Two large and costly candelabra of silver, gilt, stand before the altar. The whole is the workmanship of the celebrated Italian, Justi; it was executed at Rome, and cost a sum much greater than is to be found in the treasury of Portugal at this moment. I feel I cannot do this splendid work the justice it deserves ; but I know I am reminding those who have seen it of a great treat. Should any of my readers be in Lisbon, and pressed for time, let them sacrifice all else to see St. John's chapel at St. Roch, and Belem Cathedral. This altar was one of the objects which the spoliating hand of Junot had selected to grace the French capital, but for the timely interference of the English.
Of the buildings destroyed by the earthquake in ’55, some fine ruins still remain ; among the rest, the Carmo, which crowns one of the seven hills of Lisbon, and forms a striking object from the parterres of the Rua St. Roch. It was the finest specimen of the lanceolated Gothic architecture in Portugal. One is lost in amazement to see the row of tall, thin, clustering pillars, which divide the nave and aisle, still standing, while the roof was utterly destroyed, and many of the walls shaken to their foundation. What a noble ruin it would be considered in England ! Here, it is a filthy saw-pit, half filled with dirt and rubbish, and the top of the splendid doorway is now nearly on a level with the street. Beside the door is an inscription, stating it to have been consecrated by Bishop Ambrosia, in 1523; and beneath this is a small cross, under which is a notice, purporting that “whoever
kisses this cross shall have an indulgence of many days.” The reverence once paid to it was such as absolutely to wear away the stone with kisses; while now the mud of one of the filthiest streets in Lisbon so covers it that I was obliged to poke away this nuisance with a stick in order to obtain a view of it.
I may with justice sum up a description of this city in the faithful and energetic lines applied to Cologne by Coleridge, whose name will soften down the asperities that might otherwise grate on ears polite
- "A town of monks and bones,
In a word, the city is worthy of a people degraded by ignorance and the grossest superstition. Were I asked for a description of Portuguese character, I would say, it was one partaking of every bad quality belonging to a native of the Peninsula, without one of those redeeming virtues, which, in some degree, render interesting and valuable the character of their neighbours.
I would rather turn to the sunny side of the picture, and conduct the reader to any thing worth seeing, without his being assailed by any of the thousand and one stenches of Lisbon. By the way, talking of the sunny side of the picture, I may observe, that the sunny side of the streets may be always known by the number of those prehensile operations going forward in the windows of both rich and poor, and which fully accounts for the decrease of the monkey tribe, since the days of Beckford, when they were hired out to perform those little offices upon the head that filial piety now takes upon itself.
The women do not dress so neatly as those in Corunna, and are but little better-looking—many being blondes, yet retaining a Spanish cast of countenance by no means improving. The costume of both sexes is more mixed, and not so national as that we had lately seen. The heads of all the females are enveloped in immense thin muslin handkerchiefs, puffed out to about two feet square at the top, and not inaptly resembling the hoods occasionally worn at funerals in our own country. The rest of the figure is completely enveloped in a long, dark brown mantle.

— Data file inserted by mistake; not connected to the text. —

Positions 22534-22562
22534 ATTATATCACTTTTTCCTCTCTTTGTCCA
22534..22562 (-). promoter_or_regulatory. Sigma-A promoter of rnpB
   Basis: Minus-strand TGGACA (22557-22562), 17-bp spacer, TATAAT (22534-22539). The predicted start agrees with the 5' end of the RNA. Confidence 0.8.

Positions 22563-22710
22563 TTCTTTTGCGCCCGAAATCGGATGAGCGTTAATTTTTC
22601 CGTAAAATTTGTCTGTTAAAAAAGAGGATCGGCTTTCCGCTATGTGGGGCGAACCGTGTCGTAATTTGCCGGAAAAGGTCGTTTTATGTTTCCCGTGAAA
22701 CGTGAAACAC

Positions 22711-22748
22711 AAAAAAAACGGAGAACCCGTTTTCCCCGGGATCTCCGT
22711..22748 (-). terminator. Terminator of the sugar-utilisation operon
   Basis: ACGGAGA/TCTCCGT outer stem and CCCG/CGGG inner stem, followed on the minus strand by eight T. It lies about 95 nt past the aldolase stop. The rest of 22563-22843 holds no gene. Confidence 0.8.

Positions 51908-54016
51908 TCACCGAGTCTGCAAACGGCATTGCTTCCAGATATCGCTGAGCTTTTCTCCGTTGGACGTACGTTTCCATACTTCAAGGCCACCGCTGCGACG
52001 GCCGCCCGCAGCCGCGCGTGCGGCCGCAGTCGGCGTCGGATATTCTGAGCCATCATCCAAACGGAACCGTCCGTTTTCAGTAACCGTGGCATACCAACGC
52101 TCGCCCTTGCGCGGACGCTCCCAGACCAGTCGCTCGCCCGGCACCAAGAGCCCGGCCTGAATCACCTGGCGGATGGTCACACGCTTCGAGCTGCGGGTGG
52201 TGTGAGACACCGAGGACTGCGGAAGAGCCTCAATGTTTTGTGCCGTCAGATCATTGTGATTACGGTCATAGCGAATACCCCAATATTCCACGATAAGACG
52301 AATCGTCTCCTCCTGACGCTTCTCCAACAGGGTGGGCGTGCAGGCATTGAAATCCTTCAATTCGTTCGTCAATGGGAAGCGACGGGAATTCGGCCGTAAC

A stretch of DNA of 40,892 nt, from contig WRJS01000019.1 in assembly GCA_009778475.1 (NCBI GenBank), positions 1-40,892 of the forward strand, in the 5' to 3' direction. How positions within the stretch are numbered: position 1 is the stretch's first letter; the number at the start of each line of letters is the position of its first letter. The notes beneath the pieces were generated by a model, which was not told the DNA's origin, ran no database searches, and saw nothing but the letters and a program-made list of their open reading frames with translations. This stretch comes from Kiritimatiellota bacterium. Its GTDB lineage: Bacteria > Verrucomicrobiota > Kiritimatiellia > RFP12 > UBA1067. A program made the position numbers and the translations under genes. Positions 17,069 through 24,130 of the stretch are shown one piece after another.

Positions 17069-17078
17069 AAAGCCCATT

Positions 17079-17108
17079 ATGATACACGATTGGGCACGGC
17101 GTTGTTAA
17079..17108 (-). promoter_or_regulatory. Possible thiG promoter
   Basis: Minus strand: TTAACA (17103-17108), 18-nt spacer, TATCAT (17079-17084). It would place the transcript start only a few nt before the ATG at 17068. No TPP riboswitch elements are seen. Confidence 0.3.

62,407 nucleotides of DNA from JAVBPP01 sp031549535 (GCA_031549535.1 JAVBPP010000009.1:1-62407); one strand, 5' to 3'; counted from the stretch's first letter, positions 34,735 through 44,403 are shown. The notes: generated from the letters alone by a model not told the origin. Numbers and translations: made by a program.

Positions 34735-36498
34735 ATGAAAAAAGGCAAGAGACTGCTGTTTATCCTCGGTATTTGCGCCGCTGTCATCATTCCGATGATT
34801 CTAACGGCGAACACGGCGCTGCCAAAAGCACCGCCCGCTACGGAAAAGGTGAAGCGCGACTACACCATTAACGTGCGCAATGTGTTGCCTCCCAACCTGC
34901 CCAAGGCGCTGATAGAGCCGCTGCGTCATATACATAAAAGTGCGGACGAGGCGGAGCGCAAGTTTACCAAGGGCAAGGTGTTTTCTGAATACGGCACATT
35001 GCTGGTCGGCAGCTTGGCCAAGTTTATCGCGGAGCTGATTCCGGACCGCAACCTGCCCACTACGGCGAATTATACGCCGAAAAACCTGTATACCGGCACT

Lisbon is well supplied with water, from the numerous beauti
ful fountains spread about the city, and the water is conveyed from house to house, in small barrels, by the Spanish water-carriersthe Galegos—hundreds of whom swarm round every fountain, and form the most interesting groups to be met with. They are all Galicians, and although the water is sold for about a farthing a barrel, many have been known to amass sums large enough to enable them to purchase estates on returning to their native country. They are remarkable for their honesty, and the hardships they undergo are extraordinary, many sleeping in the open air round their fountains at night. The water is conducted to the city by the famous aqueduct, a distance of many miles ; and, where it crosses the valley of Alcantara, a short way outside the suburb, it is certainly one of the finest objects in Portugal. The first view of it in this place disappoints; but on a longer inspection, you become gradually impressed with its true and immense proportions. The water is conducted over the deep ravine, (through which a rapid torrent, now dry, runs in the winter,) on a duct of thirty-five arches, measuring 2873 feet. These arches are some of them round, some of them lanceolated: the height of the central one from the water-course below is 226 feet, and its breadth 108 feet. One may form a faint idea of its elevation and span, by knowing that the largest ship of the line, in full sail, could pass under it. The whole length, from the source at Canessas to Lisbon, is 56,300 feet, or 103 miles ; it is built of grey marble, and looks as clean and sharp as if constructed but yesterday. On either side of the water-way, there is a foot-path, broad enough for two to walk abreast between it and the parapet, which is barely breast high. In the centre are two water-channels, each 18 inches broad, one of which is closed each alternate year, for the purposes of cleansing and repair ; they are roofed in, ventilated by numerous gratings, and surmounted by a handsome turret over every second arch.
This walk is the scene of frequent robberies, as few would like to wrestle on so slight a footing, and over such a depth, with a Portuguese bravo. While looking over the highest part, and remarking the diminutive appearance of the people in the valley, my guide told me it was the favourite resort of suicides, who came to fling themselves over the parapet, and the spot is certainly most inviting to those tired of life, and willing to rush into certain and immediate destruction. The view from the top does